The five movements of the quartet contain very little fast music. It begins moderato and ends moderato, with the third and fourth movements marked andante and lento respectively (that is, two varieties of “slow”). What passes for sprightly music here is also the quintet’s main nod to polystylism: in the second movement, a distorted waltz comes crashing into the desolate music, only to dissipate its energies as it becomes louder and more insistent.

Another dramatic stroke is provided by the obsessively repeated passacaglia theme in the finale. It is hauntingly non-specific: is this an echo of folksong, of some kind of mechanical music, or of something religious? (The orchestrated version of the quintet, titled In Memoriam, suggests the last possibility by setting this tune for organ.) This theme comes as a slight shock after the third and fourth movements, which chart a process of disintegration as the music steadily becomes more fragmented and athematic. Schnittke seemed to view these two movements as the dark heart of the work; he said that they “are based upon situations of genuine grief, about which I wish to say nothing because they are of a highly personal nature and can only be devalued by words.”

Despite the passing, flickering signs of life, the overall impression left behind by the quintet is one of gloom and quiet despair. This mood was destined to become more and more dominant in Schnittke’s work, reaching its apex in his own late works of the 1990s. Composed while Schnittke had been disabled by a series of strokes, they reach extraordinary depths in their bleakness and sense of disorientation – a feeling embodied most starkly in the fragmented rumblings and shrieks of the quintet’s fourth movement.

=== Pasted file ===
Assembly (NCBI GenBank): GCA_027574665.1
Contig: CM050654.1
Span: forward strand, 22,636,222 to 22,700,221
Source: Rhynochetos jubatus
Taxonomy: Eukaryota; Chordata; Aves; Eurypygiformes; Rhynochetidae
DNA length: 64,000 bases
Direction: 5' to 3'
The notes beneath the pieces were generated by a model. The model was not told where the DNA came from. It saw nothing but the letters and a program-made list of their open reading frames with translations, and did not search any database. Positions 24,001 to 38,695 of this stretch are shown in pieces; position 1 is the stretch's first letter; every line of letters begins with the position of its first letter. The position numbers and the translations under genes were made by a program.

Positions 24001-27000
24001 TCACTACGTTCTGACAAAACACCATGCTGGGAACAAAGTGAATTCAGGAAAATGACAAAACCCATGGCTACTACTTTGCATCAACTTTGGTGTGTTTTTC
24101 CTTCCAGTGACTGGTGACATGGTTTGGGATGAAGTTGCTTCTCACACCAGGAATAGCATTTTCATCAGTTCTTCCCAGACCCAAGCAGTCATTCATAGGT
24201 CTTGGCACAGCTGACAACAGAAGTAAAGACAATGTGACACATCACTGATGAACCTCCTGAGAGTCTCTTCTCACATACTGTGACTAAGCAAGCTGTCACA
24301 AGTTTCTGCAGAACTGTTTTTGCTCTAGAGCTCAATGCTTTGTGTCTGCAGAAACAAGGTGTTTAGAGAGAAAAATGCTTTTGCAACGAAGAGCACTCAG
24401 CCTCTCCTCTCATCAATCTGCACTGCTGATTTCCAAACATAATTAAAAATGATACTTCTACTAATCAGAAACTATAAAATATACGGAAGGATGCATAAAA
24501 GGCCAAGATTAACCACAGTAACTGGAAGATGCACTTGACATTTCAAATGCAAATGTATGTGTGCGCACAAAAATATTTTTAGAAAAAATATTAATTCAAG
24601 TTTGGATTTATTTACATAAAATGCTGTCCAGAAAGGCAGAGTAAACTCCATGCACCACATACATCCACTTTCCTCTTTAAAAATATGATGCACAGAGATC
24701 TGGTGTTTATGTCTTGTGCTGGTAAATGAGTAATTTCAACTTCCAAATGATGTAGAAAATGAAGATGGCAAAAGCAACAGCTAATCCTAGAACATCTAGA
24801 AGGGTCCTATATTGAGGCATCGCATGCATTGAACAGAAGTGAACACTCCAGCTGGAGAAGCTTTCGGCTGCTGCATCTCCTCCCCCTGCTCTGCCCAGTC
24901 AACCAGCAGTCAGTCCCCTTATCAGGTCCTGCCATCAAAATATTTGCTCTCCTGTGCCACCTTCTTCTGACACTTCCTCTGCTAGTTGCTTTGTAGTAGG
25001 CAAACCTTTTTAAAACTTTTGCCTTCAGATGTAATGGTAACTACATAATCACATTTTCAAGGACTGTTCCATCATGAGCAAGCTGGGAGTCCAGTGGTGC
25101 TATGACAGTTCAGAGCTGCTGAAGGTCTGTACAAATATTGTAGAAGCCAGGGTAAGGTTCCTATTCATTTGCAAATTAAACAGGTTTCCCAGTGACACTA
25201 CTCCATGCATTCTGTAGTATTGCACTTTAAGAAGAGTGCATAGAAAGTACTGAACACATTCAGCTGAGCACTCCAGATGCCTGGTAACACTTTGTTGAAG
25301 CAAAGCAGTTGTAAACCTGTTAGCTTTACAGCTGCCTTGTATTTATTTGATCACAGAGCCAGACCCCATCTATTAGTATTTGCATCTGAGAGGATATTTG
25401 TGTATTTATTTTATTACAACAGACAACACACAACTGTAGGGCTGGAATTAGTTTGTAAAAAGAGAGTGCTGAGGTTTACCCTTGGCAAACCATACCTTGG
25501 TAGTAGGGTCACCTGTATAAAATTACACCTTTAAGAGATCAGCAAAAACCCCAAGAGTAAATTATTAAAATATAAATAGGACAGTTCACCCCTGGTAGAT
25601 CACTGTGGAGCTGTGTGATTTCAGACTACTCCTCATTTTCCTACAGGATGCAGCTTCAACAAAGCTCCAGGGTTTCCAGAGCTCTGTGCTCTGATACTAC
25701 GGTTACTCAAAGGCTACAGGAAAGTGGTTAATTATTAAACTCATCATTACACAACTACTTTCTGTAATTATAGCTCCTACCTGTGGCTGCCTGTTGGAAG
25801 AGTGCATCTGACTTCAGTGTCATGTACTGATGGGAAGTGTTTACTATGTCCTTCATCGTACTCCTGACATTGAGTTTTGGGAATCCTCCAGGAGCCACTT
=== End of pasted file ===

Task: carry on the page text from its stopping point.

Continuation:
Below is a recording of Piano Quintet accompanied by a brief listening guide.

I. The piano opens the piece playing solo, with a 5-note theme that will recur in every movement. The strings only enter with the same theme (2:31) after the piano has developed it thoroughly. Another structural element, in the form of a single repeated note on the piano, makes its initial appearance (3:26). The music grows in density until it reaches a climactic “plateau” at 4:15, then gradually fades on the repeated note.

II. Weakly, the strings drag the incipient waltz theme up from the depths (6:40). It becomes clearer, then yet more so when the piano enters. An increasingly dissonant exchange between piano and strings leads to a break in the tension at 7:50, and a momentary respite from the waltz. The 5-note theme returns (9:00) and is developed to a climax;  it is joined by the waltz theme (9:48); a climax is reached (10:54), which then fades until the end of the movement.